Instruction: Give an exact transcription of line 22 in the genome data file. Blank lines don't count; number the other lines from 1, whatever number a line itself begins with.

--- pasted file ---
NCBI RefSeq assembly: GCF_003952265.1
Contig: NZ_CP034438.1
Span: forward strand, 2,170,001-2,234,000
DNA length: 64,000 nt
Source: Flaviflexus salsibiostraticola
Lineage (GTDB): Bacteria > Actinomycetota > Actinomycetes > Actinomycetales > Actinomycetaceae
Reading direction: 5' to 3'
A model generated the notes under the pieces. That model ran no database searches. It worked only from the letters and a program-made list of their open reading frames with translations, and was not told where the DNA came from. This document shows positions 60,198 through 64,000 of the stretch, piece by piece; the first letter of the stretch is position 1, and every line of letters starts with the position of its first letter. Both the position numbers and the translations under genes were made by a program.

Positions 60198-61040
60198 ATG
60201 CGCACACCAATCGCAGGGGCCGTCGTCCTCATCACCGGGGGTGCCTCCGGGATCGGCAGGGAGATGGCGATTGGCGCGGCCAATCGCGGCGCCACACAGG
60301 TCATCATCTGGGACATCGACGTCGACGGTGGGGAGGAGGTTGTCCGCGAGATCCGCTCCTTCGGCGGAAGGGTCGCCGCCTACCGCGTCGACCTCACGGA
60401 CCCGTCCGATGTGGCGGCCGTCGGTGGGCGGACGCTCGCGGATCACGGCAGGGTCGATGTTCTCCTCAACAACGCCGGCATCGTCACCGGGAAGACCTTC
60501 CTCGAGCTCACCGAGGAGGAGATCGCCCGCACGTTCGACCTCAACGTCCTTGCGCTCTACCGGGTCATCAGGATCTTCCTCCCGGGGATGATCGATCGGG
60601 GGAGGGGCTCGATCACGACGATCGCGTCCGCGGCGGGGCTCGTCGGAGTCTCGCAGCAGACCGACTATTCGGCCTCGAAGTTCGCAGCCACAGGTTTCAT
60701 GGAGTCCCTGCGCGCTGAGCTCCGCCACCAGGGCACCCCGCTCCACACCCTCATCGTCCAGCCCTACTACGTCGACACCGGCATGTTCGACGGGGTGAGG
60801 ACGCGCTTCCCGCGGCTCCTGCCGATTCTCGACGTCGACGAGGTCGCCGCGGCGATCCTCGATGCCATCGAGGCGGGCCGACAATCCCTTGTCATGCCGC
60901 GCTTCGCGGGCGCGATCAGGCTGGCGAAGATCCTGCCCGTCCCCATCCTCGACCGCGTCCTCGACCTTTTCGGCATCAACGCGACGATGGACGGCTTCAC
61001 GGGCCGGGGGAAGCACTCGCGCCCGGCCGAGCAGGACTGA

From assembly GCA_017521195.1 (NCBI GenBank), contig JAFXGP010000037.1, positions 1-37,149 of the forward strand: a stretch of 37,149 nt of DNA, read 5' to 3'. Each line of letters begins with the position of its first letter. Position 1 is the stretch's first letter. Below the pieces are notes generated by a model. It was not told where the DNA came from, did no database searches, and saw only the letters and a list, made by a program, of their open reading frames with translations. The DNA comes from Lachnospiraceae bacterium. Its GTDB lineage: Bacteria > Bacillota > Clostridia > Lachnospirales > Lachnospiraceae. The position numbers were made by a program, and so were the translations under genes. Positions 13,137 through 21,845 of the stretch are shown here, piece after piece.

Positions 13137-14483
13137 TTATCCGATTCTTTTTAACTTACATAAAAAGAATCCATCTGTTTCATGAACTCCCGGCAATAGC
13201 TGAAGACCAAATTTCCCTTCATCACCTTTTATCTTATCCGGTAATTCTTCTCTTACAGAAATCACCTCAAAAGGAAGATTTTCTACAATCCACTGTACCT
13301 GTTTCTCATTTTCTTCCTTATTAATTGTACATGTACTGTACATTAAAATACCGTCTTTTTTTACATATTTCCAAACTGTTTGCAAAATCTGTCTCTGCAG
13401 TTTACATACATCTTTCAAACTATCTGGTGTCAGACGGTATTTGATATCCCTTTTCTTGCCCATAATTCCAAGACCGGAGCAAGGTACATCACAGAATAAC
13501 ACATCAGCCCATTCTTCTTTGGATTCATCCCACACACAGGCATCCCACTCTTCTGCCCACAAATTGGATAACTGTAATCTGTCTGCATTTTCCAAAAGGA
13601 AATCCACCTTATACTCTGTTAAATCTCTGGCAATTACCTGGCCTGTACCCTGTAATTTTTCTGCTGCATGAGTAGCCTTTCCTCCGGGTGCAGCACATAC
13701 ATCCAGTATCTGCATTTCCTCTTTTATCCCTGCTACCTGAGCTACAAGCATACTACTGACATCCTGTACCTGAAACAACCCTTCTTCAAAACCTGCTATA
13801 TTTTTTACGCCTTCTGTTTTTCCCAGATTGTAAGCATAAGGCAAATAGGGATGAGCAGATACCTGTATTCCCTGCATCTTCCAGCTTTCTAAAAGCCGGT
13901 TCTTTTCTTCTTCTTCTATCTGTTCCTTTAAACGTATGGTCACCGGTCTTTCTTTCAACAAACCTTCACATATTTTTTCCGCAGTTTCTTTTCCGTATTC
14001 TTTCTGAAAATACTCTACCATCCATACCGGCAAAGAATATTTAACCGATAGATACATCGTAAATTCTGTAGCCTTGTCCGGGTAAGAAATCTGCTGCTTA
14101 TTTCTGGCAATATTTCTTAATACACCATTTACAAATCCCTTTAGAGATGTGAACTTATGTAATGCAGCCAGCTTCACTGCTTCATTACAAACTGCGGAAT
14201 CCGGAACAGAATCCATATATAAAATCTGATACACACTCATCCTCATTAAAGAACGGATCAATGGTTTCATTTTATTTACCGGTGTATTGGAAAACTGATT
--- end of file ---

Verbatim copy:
13137 TTATCCGATTCTTTTTAACTTACATAAAAAGAATCCATCTGTTTCATGAACTCCCGGCAATAGC